Researchers at Berkeley Laboratory are developing a bionic leaf
Taking inspiration from the photosynthesis process of plants, Researchers from Lawrence Berkeley National Laboratory are on the verge of creating an advanced bionic leaf which will be able to draw energy from the sunlight and convert into an energy-dense fuel. The artificial leaf concept or the Berkeley bionic leaf do not use photovoltaic cell to generate electricity directly from sunlight, instead a chemical reaction is initiated which stores solar energy in the form of hydrogen and can be used later to generate electricity using a hydrogen fuel cell. Therefore, the sunlight to hydrogen conversion process will allow you to store energy in large quantities, such as a hydrogen fuel cell battery.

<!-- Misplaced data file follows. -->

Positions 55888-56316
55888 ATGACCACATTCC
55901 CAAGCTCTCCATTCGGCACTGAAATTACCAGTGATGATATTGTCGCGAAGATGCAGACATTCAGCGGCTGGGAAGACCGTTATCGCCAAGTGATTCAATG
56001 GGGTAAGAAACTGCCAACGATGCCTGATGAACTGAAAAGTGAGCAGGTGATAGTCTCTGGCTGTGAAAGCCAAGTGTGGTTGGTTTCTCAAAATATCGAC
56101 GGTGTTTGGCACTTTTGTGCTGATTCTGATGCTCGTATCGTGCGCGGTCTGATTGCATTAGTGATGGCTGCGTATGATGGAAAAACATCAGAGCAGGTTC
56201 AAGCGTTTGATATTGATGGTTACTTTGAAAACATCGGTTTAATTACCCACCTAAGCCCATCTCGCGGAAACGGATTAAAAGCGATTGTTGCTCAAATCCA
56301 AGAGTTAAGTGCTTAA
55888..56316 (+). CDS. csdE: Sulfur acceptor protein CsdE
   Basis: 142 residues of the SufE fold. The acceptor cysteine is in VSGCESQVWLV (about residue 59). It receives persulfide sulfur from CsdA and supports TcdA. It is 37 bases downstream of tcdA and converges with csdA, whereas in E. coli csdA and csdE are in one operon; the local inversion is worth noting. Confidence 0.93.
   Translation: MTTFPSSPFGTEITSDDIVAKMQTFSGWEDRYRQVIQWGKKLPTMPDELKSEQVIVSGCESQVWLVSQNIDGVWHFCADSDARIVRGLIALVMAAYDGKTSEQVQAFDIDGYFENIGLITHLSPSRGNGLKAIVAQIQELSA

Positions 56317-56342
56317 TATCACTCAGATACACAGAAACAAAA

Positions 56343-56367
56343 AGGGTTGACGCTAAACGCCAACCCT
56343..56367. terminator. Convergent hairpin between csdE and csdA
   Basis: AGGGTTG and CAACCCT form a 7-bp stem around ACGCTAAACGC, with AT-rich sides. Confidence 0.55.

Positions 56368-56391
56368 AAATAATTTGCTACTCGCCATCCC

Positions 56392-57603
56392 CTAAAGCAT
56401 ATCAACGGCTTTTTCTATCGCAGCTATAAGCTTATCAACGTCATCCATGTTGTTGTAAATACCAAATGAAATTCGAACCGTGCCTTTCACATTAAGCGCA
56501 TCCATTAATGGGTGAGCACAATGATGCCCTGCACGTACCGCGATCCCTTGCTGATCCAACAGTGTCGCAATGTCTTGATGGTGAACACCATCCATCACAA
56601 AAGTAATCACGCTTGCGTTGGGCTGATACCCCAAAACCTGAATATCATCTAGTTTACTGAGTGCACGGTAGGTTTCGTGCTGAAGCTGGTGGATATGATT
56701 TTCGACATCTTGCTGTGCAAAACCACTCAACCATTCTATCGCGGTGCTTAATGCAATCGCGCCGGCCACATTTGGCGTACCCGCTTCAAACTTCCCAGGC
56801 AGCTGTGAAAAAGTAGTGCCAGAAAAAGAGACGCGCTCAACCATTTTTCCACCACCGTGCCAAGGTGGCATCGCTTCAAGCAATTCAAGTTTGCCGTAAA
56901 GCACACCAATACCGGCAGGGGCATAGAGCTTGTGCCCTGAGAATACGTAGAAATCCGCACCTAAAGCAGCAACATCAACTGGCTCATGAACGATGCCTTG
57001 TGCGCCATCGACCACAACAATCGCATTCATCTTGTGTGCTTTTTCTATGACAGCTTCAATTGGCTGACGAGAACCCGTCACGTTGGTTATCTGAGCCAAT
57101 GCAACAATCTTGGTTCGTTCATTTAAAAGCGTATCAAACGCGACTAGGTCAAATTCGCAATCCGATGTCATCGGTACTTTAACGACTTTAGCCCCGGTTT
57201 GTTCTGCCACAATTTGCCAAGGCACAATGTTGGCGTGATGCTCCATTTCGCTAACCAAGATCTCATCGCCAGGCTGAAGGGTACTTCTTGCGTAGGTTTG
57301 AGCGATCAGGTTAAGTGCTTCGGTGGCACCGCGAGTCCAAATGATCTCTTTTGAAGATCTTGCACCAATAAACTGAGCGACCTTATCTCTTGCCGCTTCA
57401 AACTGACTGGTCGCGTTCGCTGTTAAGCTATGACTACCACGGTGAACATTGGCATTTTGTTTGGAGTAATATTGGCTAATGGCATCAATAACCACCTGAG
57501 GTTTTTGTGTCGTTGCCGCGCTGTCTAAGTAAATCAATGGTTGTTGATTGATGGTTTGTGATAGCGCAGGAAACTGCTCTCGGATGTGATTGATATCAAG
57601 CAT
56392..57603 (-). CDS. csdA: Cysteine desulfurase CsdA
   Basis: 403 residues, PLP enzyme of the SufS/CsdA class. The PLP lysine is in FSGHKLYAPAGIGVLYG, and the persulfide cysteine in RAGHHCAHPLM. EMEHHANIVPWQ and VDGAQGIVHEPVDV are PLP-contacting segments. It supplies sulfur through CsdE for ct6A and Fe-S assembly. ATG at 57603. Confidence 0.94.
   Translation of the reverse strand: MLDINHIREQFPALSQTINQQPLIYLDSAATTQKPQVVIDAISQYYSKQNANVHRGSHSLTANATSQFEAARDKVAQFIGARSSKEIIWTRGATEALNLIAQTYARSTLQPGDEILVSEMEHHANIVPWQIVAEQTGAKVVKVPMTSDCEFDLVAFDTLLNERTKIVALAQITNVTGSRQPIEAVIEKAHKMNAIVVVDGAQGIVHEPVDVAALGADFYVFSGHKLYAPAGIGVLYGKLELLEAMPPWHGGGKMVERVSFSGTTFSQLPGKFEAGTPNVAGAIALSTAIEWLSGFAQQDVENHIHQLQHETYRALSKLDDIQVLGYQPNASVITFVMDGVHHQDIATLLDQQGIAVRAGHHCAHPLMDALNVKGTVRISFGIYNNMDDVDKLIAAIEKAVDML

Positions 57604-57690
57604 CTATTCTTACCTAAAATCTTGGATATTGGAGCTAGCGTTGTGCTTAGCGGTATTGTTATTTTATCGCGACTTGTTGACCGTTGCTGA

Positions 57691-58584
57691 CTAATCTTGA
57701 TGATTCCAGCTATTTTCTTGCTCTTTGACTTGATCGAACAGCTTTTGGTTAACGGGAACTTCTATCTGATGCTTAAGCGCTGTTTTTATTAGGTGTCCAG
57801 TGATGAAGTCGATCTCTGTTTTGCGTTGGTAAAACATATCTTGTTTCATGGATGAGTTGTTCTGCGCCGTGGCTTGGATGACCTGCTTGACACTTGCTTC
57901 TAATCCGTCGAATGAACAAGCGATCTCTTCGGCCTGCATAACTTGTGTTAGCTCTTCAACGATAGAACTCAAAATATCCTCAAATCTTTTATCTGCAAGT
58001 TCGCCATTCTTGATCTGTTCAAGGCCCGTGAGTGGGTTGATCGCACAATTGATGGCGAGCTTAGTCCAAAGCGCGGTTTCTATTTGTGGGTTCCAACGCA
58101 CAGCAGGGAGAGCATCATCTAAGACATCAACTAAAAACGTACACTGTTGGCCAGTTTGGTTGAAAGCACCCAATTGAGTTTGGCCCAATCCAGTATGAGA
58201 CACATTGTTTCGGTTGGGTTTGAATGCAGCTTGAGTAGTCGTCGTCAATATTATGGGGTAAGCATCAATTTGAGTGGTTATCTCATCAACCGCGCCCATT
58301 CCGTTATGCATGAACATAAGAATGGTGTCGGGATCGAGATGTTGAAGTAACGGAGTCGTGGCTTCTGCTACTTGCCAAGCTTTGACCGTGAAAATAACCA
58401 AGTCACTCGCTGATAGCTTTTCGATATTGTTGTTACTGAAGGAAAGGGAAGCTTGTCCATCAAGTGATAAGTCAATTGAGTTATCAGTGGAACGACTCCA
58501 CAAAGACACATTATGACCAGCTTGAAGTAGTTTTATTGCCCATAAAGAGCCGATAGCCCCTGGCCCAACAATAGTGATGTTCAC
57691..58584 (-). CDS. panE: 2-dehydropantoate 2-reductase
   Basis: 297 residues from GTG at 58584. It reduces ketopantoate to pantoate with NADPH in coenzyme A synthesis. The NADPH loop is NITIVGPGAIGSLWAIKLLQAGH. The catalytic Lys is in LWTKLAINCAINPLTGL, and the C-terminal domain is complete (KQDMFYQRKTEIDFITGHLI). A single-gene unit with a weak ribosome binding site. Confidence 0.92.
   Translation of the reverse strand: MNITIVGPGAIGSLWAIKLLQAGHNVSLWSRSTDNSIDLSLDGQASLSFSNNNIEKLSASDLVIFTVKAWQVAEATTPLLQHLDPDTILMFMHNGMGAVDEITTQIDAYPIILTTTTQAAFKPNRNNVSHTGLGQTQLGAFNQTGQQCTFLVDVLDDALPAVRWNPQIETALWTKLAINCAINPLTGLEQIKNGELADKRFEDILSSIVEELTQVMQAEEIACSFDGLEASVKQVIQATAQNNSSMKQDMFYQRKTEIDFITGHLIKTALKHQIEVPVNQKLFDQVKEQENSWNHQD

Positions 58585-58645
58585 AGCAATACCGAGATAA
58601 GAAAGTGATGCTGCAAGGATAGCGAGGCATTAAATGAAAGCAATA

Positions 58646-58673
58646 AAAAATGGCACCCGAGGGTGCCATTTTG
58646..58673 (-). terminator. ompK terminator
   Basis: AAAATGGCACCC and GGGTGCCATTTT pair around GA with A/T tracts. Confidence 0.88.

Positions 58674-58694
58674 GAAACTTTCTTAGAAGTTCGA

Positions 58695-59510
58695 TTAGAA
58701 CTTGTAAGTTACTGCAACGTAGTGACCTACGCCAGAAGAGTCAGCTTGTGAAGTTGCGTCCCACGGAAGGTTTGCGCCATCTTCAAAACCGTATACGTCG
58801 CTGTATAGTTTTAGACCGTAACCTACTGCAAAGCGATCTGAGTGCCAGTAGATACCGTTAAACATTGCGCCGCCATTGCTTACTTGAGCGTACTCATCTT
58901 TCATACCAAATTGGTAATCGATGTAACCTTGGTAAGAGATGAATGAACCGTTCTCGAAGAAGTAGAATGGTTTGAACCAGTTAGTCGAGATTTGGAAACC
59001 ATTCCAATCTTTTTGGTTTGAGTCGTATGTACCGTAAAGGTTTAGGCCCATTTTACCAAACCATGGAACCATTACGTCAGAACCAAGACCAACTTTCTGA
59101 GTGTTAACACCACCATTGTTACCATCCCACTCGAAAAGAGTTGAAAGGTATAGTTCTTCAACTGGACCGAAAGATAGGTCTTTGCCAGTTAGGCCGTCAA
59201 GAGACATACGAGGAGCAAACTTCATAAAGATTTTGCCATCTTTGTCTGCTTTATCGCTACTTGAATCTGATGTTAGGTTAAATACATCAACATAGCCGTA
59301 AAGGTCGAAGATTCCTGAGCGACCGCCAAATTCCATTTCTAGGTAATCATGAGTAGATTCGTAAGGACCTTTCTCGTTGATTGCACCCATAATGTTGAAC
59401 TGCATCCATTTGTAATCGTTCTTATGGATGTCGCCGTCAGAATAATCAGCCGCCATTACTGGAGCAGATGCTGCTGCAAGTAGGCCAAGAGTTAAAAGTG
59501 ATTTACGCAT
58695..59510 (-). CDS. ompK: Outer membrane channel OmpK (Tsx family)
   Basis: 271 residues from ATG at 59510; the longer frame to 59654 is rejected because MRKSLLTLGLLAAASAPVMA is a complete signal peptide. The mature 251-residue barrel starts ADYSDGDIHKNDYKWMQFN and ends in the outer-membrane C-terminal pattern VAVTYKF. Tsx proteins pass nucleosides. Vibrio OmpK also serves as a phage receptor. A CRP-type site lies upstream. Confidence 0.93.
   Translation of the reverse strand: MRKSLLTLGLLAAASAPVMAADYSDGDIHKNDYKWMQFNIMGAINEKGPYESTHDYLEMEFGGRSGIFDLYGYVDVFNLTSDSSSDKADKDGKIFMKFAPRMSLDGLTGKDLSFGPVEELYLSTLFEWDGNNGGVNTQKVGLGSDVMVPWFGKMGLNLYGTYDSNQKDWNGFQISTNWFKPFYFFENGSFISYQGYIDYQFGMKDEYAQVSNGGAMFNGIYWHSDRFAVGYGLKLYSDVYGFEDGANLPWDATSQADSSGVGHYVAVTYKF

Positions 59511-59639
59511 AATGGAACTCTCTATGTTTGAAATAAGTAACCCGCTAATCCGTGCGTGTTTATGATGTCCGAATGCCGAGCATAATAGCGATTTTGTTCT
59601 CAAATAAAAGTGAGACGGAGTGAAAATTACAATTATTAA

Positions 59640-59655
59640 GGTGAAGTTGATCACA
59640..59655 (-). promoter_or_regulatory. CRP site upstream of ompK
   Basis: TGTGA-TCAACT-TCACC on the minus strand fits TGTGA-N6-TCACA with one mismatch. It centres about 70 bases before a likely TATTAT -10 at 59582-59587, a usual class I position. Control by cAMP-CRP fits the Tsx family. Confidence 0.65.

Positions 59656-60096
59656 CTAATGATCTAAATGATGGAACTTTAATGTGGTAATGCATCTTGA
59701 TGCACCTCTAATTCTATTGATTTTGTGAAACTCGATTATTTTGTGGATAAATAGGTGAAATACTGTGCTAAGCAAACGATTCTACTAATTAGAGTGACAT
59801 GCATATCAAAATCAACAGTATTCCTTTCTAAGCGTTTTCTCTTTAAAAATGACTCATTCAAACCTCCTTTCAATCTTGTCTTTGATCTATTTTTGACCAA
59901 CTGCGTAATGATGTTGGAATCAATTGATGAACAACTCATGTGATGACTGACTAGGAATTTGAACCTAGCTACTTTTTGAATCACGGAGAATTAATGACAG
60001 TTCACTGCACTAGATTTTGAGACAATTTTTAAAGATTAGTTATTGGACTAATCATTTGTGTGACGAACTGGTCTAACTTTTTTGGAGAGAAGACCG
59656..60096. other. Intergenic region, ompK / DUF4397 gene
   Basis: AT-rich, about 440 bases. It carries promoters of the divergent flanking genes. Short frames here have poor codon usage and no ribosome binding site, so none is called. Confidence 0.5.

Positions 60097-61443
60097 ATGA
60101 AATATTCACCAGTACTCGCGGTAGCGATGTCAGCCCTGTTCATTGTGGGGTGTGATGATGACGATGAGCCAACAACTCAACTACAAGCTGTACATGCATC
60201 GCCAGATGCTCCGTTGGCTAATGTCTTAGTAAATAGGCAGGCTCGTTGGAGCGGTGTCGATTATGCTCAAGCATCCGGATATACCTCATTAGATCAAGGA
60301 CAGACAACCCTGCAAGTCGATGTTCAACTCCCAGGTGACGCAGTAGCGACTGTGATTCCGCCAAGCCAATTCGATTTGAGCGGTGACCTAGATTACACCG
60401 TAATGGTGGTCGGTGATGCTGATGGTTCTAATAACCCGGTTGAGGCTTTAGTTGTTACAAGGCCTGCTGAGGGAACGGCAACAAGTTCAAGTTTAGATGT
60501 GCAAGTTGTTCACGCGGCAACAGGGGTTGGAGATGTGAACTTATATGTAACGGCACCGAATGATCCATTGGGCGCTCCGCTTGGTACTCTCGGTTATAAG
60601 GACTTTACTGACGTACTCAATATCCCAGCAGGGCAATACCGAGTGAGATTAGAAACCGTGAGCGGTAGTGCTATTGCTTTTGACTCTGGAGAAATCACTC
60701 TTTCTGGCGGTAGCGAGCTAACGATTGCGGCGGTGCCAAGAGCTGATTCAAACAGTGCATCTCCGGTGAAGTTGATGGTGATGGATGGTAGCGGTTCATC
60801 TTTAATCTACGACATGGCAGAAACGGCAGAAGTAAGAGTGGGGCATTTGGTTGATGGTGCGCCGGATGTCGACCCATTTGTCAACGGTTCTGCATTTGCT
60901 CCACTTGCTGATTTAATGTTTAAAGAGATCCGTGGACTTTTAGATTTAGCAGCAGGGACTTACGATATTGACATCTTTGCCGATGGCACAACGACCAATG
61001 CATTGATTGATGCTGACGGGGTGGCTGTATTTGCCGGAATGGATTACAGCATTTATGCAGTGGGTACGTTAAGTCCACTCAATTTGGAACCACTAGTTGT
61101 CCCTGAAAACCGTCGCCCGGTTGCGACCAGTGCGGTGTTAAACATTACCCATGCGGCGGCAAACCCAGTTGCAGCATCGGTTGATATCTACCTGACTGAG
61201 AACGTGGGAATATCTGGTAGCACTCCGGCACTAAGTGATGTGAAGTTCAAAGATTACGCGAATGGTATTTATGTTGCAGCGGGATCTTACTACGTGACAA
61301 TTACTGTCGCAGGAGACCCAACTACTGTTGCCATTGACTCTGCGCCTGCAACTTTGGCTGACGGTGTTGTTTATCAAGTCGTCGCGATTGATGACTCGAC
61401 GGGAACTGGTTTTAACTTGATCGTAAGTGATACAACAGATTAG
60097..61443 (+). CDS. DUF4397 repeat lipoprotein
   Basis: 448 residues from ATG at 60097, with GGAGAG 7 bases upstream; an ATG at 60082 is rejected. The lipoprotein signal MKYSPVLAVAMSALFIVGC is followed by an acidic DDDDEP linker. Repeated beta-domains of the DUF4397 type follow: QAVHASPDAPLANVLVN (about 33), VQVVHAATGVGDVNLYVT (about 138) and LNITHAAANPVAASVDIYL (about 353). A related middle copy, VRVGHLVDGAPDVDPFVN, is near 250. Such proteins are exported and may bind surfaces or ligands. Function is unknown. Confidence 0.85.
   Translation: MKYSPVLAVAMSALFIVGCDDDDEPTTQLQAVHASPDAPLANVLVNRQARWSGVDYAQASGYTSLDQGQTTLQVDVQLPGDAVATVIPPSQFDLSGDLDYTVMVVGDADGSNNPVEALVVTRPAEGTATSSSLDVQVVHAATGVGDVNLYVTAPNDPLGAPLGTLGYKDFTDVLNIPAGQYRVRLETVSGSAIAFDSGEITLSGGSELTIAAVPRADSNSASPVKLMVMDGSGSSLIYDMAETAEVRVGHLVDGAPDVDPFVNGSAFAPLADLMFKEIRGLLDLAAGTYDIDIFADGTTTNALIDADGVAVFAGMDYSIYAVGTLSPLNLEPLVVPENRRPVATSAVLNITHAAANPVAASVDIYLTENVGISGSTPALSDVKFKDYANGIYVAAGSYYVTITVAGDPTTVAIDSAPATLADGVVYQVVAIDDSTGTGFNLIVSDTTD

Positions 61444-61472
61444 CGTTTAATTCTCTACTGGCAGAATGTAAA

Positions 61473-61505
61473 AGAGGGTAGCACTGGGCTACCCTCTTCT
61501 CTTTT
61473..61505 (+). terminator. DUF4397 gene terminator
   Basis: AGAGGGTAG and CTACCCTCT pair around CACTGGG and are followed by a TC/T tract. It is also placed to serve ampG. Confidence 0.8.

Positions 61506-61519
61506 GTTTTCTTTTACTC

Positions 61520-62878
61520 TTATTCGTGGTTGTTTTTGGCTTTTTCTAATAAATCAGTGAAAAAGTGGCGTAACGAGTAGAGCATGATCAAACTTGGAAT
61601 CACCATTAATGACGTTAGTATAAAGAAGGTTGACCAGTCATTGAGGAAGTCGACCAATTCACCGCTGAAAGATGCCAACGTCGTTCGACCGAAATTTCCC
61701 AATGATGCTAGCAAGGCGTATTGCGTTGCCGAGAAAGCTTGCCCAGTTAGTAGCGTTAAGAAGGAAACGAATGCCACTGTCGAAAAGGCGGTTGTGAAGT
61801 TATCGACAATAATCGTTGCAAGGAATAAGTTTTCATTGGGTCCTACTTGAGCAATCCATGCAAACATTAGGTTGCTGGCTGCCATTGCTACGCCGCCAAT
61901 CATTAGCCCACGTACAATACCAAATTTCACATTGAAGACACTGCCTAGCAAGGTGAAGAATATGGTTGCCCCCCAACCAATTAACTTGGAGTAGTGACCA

This process is a much more efficient and sustainable as compared to traditional ways for producing hydrogen which involves a good deal of fossil energy. The development of the Berkeley Lab bionic leaf concentrates more on the use of low cost materials while compromising the efficiency of the photo electrochemical cell. The research team has been working on a hybrid photocathode of cobaloxime (a hydrogen-producing catalyst) and gallium phosphide, a semiconductor that absorbs visible light. These both materials are far cheap as compared to traditional expensive metal catalysts such as platinum and are relatively abundant too.